Mobile ride-sharing services, such as Uber, Lyft, and Sidecar, have grown quickly in U.S. cities over the last few years. A 2017 survey found that 30% of Americans in major markets had used such a service.1 In New York City, more than 63,000 cars provide rides though five major ride-sharing apps, almost five times the number of city-licensed yellow-medallion cabs.2
Ride-sharing services can be a cost-effective and convenient transportation method for passengers as well as a way for drivers to earn extra income. However, this quickly growing transportation alternative carries liability issues that have not yet been fully addressed by the insurance industry.
Commercial vs. Personal
Ride-sharing businesses are officially Transportation Network Companies (TNCs) and require commercial insurance coverage. However, most drivers for TNCs use their own cars that are covered by a personal auto policy, which stops protecting the driver or vehicle the moment the driver logs into the ride-sharing service and does not pick up coverage again until he or she signs out.3
The coverage gap between personal auto policies and commercial policies is a concern for both drivers and passengers who use ride-sharing services.
Insurance Issues for Drivers
For insurance purposes, there are three periods of risk for a ride-sharing driver. Before you sign up as a driver, be sure you understand exactly what coverage the ride-sharing service offers for each of these periods.
Period 1: The application is on, and the driver is waiting for a ride request. This period typically involves the most significant coverage gap. Large companies may offer liability coverage with low limits, but they may not offer coverage for uninsured/underinsured motorists or damage to the driver's car. Any coverage may be secondary to your personal coverage, but standard personal coverage will generally not cover any period while you are signed into the ride-sharing app. You may be able to purchase a separate rider to your personal policy to cover this period.4-5
Period 2: Ride request is accepted, but no passenger is in the vehicle.
Period 3: Passenger(s) in vehicle.
These periods are often considered together by state law and by ride-sharing insurance policies. Several larger TNCs offer a $1 million limit on primary liability coverage during these periods. They may also offer coverage for uninsured and underinsured motorists and collision insurance with a deductible for damage to the driver's vehicle. 6-7
Be sure you understand the deductibles and limits of any coverage offered for these periods and whether the coverage is primary or secondary. (Primary coverage pays for covered events before other coverages, up to policy limits, whereas secondary coverage only becomes effective after primary coverage.)
Laws and insurance offerings are changing rapidly and vary by state. An insurance professional in your state may be able to help you obtain the latest and most pertinent information about the coverage you'll need.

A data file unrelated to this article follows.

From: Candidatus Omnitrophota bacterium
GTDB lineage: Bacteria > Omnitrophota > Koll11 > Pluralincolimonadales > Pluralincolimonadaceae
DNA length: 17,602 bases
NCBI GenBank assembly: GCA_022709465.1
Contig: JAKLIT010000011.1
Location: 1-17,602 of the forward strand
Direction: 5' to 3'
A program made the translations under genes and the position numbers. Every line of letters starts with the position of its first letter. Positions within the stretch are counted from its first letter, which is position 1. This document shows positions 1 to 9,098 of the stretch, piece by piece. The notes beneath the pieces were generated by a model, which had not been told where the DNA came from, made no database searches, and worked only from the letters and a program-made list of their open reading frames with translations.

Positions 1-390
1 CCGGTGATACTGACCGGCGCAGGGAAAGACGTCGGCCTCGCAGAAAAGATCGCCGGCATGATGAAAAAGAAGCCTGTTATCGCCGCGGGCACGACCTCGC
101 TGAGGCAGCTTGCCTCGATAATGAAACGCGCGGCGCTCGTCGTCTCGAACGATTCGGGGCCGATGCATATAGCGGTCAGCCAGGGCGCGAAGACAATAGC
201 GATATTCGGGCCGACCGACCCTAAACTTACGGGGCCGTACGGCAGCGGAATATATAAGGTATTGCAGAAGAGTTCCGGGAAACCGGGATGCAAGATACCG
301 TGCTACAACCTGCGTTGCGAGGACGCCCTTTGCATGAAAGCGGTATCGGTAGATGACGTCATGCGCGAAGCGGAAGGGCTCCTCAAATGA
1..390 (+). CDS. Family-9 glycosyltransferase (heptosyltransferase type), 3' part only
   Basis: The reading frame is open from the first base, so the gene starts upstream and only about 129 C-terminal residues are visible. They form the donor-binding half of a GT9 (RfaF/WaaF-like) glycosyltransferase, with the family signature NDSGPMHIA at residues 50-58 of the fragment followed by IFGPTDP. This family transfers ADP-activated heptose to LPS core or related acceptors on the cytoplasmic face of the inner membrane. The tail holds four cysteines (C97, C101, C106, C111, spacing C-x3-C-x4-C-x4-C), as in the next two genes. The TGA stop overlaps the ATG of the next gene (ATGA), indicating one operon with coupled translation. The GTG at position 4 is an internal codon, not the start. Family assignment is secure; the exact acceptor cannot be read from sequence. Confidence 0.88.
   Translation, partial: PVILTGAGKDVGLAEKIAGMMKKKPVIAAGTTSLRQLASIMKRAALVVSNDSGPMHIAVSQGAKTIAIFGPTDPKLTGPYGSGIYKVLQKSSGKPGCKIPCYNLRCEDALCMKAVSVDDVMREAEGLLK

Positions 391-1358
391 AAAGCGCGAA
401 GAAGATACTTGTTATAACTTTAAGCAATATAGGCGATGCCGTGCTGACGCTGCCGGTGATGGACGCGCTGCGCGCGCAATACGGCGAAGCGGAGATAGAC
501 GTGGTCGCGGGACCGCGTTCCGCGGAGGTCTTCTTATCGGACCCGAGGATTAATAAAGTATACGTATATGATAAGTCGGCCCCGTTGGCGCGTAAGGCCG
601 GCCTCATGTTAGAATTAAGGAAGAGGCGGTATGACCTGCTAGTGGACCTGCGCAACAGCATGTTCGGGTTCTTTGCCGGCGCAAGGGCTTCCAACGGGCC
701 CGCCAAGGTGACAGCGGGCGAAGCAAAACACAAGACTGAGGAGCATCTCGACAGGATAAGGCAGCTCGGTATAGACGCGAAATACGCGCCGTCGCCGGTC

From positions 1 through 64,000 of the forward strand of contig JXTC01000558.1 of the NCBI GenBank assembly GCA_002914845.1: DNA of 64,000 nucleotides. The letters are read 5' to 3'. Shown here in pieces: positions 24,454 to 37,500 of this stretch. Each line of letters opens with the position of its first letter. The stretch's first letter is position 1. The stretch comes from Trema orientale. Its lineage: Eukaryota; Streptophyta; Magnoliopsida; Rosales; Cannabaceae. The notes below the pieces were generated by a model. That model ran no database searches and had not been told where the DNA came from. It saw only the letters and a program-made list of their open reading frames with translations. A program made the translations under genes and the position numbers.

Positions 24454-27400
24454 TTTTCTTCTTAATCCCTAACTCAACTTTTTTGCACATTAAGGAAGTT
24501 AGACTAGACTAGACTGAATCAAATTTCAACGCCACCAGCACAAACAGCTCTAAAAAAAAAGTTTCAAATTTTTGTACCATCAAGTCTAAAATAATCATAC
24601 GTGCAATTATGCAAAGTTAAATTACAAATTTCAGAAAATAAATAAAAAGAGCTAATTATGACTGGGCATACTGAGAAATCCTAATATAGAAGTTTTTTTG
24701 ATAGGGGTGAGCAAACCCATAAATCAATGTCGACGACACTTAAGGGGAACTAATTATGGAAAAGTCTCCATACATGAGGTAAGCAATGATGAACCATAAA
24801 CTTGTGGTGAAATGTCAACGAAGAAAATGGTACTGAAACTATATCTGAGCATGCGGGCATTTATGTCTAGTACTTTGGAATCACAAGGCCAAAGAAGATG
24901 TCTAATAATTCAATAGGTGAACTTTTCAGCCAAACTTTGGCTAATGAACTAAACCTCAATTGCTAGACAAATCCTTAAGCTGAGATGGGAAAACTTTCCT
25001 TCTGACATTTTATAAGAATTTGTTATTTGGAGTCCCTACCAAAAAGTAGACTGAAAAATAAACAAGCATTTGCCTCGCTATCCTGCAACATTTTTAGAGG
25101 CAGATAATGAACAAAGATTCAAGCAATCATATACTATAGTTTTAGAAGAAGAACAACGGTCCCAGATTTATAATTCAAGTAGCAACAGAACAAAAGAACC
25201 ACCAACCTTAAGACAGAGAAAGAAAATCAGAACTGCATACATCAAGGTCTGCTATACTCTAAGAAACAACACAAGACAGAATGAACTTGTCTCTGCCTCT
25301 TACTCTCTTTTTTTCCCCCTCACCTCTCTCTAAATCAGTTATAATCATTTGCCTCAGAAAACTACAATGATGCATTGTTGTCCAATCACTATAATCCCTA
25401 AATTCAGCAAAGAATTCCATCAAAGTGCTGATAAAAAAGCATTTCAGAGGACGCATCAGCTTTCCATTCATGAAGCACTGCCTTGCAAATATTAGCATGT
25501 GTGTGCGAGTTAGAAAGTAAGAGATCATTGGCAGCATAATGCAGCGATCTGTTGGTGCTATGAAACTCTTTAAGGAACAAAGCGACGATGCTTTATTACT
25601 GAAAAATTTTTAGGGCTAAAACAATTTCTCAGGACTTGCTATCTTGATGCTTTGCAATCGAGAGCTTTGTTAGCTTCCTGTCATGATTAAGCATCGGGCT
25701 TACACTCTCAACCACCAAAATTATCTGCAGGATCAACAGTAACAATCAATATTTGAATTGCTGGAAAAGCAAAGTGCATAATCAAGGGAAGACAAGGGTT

Considerations for Passengers
Ride-sharing services may be convenient, but there are some important factors to consider before hopping into a stranger's car. Doing a little homework up front could help you have a safe and positive ride-sharing experience.
Safety. Research how your ride-sharing service screens its drivers. What types of background checks do they run before hiring a driver? Is it a one-and-done process, or are drivers screened regularly to account for changes to their criminal histories or driving records?
Payment. It may seem obvious, but you should pay close attention to how much a ride-sharing trip will cost you. Rates will vary depending on the service you use, the length of your trip, and how much demand there is for rides at the time. Fares are usually quoted on the service's mobile app, so you can access that information prior to booking the trip. In some cases, a ride-sharing service might be more cost-effective than using another mode of transportation, but holidays, rush hours, and special events can drive up prices dramatically.
Transactions typically occur through the app, so fares are charged automatically to your credit card. That can be a convenient way to pay, but there are risks associated with keeping your credit-card information on file. Other payment options may also be available.
Insurance. The insurance concerns described above for a driver could affect you if you are injured in an accident while you are a paying passenger. Consider looking into the specifics of the ride-sharing company's coverage, especially if you use a particular service frequently. You can also contact your state's insurance department to find out about insurance requirements for ride-sharing services and how they might affect you as a passenger.
Whether you are a ride-sharing driver or passenger, be sure to discuss any coverage concerns with your insurance representative.
1) Business Insider, March 31, 2017
2) The New York Times, September 10, 2017
3, 5, 7) International Risk Management Institute, 2017
4, 6) National Association of Insurance Commissioners, 2019
This information is not intended as tax, legal, investment, or retirement advice or recommendations, and it may not be relied on for the purpose of avoiding any federal tax penalties. You are encouraged to seek advice from an independent professional advisor. The content is derived from sources believed to be accurate. Neither the information presented nor any opinion expressed constitutes a solicitation for the purchase or sale of any security. This material was written and prepared by Broadridge Advisor Solutions. © 2019 Broadridge Investor Communication Solutions, Inc.